Yesterday's post was on Steve Isaacs, but today's post is on probably the most influential MTV VJ on me: Matt Pinfield . If you watched 120 Minutes in the mid- to late-'90s, you remember Pinfield as the portly guy with a shaved head and a raspy voice. I remember that description of him, but the most shiny quality about him was his vast musical knowledge and friendly manner. He knew more than the average record store geek and he didn't throw around any record store geek attitude in the process. He showed me how being a big fan of the music led to other fields of knowledge. Not only did he know the players, but the producers, record covers, obscure references, videos and so on. He was definitely the guy you'd go to for his opinion on stuff. So where do you go for his opinion now? That's rather interesting. First, I gotta mention the TV show, Farmclub was a merging of website, talent show and American Bandstand for the nu-metal, modern rock and mall

The first ones of our kind

Does the name Steve Isaacs sound familiar? Well, if you watched MTV back in 1992-1994, you might remember him as one of its VJs. He had shoulder-length black hair and hosted the afternoon show, Hangin' With MTV . He was a fan and friend of grunge bands like Pearl Jam (they even gave him a platinum award for their debut album, Ten ), but he wasn't a stereotypical grunge fan. Always cool and laid-back, but not too laid-back, Isaacs was one of my favorite VJs back in the days when MTV catered to my demographic. The interesting part of why I bring up Isaacs now is not because of his new band, The Panic Channel (which happens to feature three ex-members of Jane's Addiction who are not named Perry Farrell), but because of his previous band, Skycycle . The name Skycycle may not ring any bells, but I distinctly remember their debut record on MCA Records, Ones and Zeros , back in '98. What's odd is that despite a number of promo copies being sent out (with full artwork and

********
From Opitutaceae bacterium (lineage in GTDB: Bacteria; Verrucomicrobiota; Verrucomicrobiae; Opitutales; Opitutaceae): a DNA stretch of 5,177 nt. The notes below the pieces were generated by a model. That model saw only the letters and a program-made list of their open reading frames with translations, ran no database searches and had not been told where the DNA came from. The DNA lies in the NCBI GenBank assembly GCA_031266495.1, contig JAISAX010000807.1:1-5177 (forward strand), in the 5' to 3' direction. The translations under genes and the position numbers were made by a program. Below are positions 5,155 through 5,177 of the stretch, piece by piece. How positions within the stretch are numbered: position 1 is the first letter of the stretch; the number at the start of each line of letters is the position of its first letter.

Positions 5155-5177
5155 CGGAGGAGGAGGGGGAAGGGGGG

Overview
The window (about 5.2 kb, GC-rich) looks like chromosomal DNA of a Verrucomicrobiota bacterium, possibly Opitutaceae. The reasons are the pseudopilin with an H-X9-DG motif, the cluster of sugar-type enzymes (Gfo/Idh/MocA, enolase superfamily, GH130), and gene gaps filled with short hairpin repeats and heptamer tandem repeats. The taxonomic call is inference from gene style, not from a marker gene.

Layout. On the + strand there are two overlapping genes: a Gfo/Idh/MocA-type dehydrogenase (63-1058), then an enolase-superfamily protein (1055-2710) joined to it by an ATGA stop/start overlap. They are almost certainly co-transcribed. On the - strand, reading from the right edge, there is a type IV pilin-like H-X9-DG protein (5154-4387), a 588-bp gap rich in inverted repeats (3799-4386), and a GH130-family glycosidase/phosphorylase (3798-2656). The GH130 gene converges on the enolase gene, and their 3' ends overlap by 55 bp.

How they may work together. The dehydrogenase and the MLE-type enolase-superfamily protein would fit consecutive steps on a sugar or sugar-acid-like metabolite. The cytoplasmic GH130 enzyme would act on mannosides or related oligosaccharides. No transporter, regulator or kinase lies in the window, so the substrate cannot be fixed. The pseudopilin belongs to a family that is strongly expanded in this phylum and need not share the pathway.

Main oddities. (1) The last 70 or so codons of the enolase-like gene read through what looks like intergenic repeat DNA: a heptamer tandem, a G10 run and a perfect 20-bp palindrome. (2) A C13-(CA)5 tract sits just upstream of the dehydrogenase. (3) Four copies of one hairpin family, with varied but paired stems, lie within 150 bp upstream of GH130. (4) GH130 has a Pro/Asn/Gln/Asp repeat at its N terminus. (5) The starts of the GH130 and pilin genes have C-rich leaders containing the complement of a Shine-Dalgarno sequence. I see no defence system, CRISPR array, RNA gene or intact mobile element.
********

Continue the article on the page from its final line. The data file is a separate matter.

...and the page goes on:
You're the Reason I'm Leaving

The more time and frustration that comes on this matter, the more I fell less inclined to go out of my way for it. That sums up my feelings on a lot of matters these days, but the one matter that has been on my mind as of late is shopping for used CDs. I used to drive all around town for the best price on a CD, but I'm more and more drawn to picking them up via online sources (especially Amazon 's used marketplace). I can't comprehend buying a new CD for $18.99 when Best Buy might have it for $13.99 or a locally-owned CD store may have an opened copy for just $8.99. I don't think I'm being a cheapskate on this, but at the rate CDs are swapped digitally for free, the lowest price is where to gravitate towards. In Dallas, there are a handful of great, locally-owned CD stores that sell plenty of used CDs. In all of them, I've found so many great bargains that I've lost count. I can live with a CD that's been touched by other hands before mine that may or ma

Got your picture in the magazine

Here's how a few records get introduced around our neighborhood (cyber and physical). Chris posted a write-up/MP3 on Denmark's Figurines recently and Jason took a listen. Liking what he heard, he bought the band's second full-length, Skeleton . After playing it for me and Taylor on our way back from a party (in which Chris was one of the guests) and getting a little lost, I heard a handful of tracks. So, over the weekend I burned a copy of it and now I can't stop listening to these guys. Let me get this comparison out of the way first: singer/guitarist Christian Hjelm has a singing voice that recalls Modest Mouse's Isaac Brock and Built to Spill's Doug Martsch. In other words, it's high-pitched and a little nerdy-sounding, but very melodic and colorful at the same time. There are times that he sounds like a dead ringer for those guys, but since I don't mind Brock's or Martsch's voices, I don't mind Hjelm's. Musically, the majority of S